It's terribly sad how true this is. I feel like they teach us stuff just for the sake of teaching us something. The relevance of most stuff is very questionable..

Some people argue that a lot of education; especially higher tiers; is just for you to pass an exam; and not pass onto fluently into real life jobs. However; a lot of the baseline stuff they teach you they'll require in jobs and in a job; such as software engineering; you'll be taught the stuff you need - it's just they'll expect a 'base standard' of knowledge. 

This is also why some people do apprenticeships  -as they teach you stuff on site; especially software related ones. Often you're also employed by the same people after.

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If you have to opportunity to do co-op/work placement in a comp sci related job I'd highly recommend it. It offers you valuable work experience to determine if you want to work at a software development company or if you wish to start your own company and go solo. Also as mentioned above the connections you make at university are more important than the actual degree in fields like business and comp sci (less in computer science than business but it still matters somewhat).

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15 minutes ago, danielsoko said:

I finished Uni and it did not change my life in anyway.. because im starting a business that has nothing to do with what I studied. but.... I am happy I finished Uni because no one has the right to call me a stupid high school drop out or anything similar to that   

Would love to follow your journey and support you along the way. Consider making a journey thread somewhere, please.

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1 hour ago, IDontEvenBot said:

If you have to opportunity to do co-op/work placement in a comp sci related job I'd highly recommend it. It offers you valuable work experience to determine if you want to work at a software development company or if you wish to start your own company and go solo. Also as mentioned above the connections you make at university are more important than the actual degree in fields like business and comp sci (less in computer science than business but it still matters somewhat).

I have yet to find someone who is a useful contact tbh.. some great friends but not too many extraordinarily talented people :/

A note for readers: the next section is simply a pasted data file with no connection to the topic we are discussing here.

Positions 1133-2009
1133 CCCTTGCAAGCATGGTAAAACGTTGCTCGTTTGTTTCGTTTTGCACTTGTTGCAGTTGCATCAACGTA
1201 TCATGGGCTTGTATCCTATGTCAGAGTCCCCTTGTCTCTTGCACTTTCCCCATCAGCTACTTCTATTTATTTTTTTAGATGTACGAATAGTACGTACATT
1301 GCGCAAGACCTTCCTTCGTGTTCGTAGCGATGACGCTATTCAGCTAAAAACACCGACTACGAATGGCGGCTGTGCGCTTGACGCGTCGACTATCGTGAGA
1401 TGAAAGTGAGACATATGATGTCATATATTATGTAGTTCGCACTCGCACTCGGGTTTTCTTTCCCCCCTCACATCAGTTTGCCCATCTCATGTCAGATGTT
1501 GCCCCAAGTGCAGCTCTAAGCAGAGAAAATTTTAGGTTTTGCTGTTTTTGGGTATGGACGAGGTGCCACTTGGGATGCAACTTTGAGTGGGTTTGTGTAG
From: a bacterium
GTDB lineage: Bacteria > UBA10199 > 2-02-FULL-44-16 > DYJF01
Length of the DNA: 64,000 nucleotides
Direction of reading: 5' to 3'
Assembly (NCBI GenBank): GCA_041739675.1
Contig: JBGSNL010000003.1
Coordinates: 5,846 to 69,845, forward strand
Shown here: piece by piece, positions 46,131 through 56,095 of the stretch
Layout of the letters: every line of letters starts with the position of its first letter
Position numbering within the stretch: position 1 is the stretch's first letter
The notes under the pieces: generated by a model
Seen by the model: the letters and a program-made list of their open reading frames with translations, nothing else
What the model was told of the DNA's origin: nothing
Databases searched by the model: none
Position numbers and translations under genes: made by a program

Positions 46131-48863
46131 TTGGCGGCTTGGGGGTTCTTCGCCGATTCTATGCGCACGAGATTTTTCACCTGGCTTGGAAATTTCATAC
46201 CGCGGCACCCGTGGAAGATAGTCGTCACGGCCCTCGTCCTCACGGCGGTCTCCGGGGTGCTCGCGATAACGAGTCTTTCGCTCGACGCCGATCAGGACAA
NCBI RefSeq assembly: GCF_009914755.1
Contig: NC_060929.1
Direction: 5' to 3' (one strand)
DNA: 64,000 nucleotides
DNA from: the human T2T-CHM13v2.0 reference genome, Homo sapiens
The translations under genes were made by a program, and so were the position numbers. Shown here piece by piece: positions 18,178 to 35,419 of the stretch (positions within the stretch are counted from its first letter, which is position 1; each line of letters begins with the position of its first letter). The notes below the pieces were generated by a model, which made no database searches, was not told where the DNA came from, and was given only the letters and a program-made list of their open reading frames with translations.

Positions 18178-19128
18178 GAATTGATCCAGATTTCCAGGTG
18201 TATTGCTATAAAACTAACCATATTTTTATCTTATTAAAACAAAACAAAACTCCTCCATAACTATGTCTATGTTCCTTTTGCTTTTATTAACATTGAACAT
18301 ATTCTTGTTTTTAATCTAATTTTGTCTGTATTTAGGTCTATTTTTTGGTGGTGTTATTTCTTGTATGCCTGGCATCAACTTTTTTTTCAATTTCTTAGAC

Edited by Adept
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I am in university, and was in the exact same spot you're in. I began learning myself when I was in 8th grade. By the end of high school, I was pretty good compared to other people my age. A lot of my skill was based on actual software development in languages - implementation, not theory. I went into university expecting the classes to be a breeze.

But it wasn't as easy as I originally thought, because after CS 101, the classes delve more into theory (DS 1, DS2), and then into some heavy math (Linear Algebra, Calc I and II). Computer Science's roots are in Math. I originally hated it - I was programming all this while without needing to know this stuff - why should I be bothered learning it now?

I was like that for a long time, frustrated by the system. I took a semester off. During that break, I took a course on Coursera about machine learning online. While it didn't have any prerequisites, they taught the math as it was needed. I was surprised as to how much linear algebra and even calculus was used in a subject that had always interested me, but I had no experience to start.

That was the turning point for me, when I realized that the theory is as important as the implementation. For me, no amount of other people telling me that theory was important worked - I was foolish and naive that way, I suppose.

Now I am a software engineer consultant who writes high-performance networking code, and having an understanding of the theory allows me to solve the same problems I already was able to solve, but in a far more effecient manner (performance-wise). My job mandates it: (Routing is typically done on ASIC chips for the extra speed, so implementing it in software requires some very performant code)

I wish you best of luck in your endeavors!

Edited by Zapako